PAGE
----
Richland students get lesson in covering the president
GRANITE CITY, Ill. — Richland High School students Allison Jones and Liza King, along with high school yearbook advisor Kyle Carter, had the opportunity to rub elbows with members of national media outlets and receive first-hand experience at an invitation-only event with President Donald Trump.
The students were chosen to attend Trump’s visit to U.S. Steel Granite City Works in Granite City, Ill., Thursday as members of the media through an application process.
“The more experience they can get, the more they learn,” Carter said of his students. “It was really cool to watch them learn from others.”
The students were picking the brains of other media members, Carter said, by asking how to do things, processes and what they would do in certain situations.
“Any time we do something like this, it makes the staff better,” Carter said. “We are not the type to just sit somewhere if we get in and be quiet. We are going to learn.”
Jones learned first hand the media world can be cut throat at times when securing the perfect spot for photographs and video. She described the area for the media as “small with no room to move” and first-come, first-serve on the spot. This did not stop some from stepping in front of the girls and blocking their shots.
“I learned you definitely need to be prepared for anything,” Jones said. “It was a taxing event, but wonderful.”
The group was taken to the factory on a shuttle along with other members of the media. Timelines were given instructing not to arrive before 11:30 a.m. and the last shuttle would be released at 1:45 p.m. Trump was scheduled to take the stage at 2:30 p.m., but did not do so until 3 p.m. Once inside, no one could leave until the president exited the stage.
Jones said inside the factory was hot because there was no air conditioning, not enough water, no food and she made a note to not wear high heels to an event of this type again.
As far as cameras and gear, Jones said she, King and Carter were prepared with every size lens needed to take photographs.
Once Trump took the stage, Jones said the experience was “surreal.”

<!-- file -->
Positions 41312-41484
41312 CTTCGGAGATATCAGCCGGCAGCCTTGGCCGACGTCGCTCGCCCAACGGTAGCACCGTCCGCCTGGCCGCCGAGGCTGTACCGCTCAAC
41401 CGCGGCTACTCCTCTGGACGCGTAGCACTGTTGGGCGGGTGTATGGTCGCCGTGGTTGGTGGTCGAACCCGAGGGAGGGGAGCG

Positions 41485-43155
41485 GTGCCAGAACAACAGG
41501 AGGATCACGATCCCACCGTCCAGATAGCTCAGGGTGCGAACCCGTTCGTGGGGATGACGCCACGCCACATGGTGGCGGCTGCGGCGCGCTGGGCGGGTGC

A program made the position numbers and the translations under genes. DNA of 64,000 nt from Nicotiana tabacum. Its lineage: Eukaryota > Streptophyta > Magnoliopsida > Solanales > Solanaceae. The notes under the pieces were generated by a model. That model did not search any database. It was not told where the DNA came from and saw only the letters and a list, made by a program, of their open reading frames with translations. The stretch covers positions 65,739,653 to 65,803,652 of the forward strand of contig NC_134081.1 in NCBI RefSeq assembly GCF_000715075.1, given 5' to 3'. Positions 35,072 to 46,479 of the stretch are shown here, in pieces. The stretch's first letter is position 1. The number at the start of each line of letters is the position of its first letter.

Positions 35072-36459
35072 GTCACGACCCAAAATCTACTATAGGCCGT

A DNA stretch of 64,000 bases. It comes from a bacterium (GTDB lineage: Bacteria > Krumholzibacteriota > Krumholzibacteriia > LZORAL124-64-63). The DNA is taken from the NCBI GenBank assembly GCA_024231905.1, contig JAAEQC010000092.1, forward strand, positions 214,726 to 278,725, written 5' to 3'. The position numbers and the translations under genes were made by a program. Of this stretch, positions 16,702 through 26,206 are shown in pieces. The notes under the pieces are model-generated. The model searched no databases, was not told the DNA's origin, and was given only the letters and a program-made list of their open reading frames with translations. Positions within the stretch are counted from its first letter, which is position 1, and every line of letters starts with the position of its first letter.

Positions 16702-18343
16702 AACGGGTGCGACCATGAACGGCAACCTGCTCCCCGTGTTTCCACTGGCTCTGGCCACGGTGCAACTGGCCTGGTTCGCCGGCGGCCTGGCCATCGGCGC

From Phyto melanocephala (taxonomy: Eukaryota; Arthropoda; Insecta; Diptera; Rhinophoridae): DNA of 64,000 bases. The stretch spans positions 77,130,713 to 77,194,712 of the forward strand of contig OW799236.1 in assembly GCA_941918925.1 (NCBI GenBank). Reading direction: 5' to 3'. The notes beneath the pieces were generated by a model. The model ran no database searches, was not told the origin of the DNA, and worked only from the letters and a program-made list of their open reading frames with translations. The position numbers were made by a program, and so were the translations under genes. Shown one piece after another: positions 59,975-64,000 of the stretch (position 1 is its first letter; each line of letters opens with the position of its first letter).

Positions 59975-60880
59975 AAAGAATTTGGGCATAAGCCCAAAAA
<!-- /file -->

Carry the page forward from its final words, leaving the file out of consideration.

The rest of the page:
“I was shaking when he came out,” she said. “A significant part of the population will not get to see the President of the United States standing in the flesh right in front of them.”
She described Trump as the same as she seen on television and in the media.
After receiving the approval to attend the event, Carter said he shared with his yearbook editors what to expect in regards to security. The invitation also included details of the lighting set-up in the room, suggested camera settings to adapt and why the lighting and stage were in the locations chosen.
Jones said they even had to be careful about what they said while attending the event.
In the photography world, many use the phrase “shoot” when taking photos. This phrase was not allowed during the president’s visit.
“If you said you are going to shoot the president, it’s not going to end up well,” Jones said.
According to Carter, Trump was very well received at the factory filled with thousands of U.S. Steel employees, members of the Granite City community and local officials.
Everyone in attendance stood the entire time in excitement, he said, adding many officials credited Trump’s steel and aluminum tariff’s for allowing the facility to re-open.
The factory was closed for years and just recently reopened, anticipating rehiring approximately 800 employees.
“Everyone in attendance was insanely grateful of Trump,” Carter said. “They appreciate what he did for the town and steel mill.”
Something Carter took notice of was Trump’s daughter and advisor, Ivanka Trump, and the way she mingled with the audience.
“It was really cool because you rarely see family break secret service tradition and she did,” he said. “She was taking selfies with the audience.”
Carter’s students have experienced many opportunities that some adults never have the chance to do. Students have photographed a St. Louis Cardinals game alongside their photography staff and helped create baseball cards for a minor league team, but this was the first presidential visit.
“It was a wonderful experience,” Jones said. “I don’t think anything I do will top that.”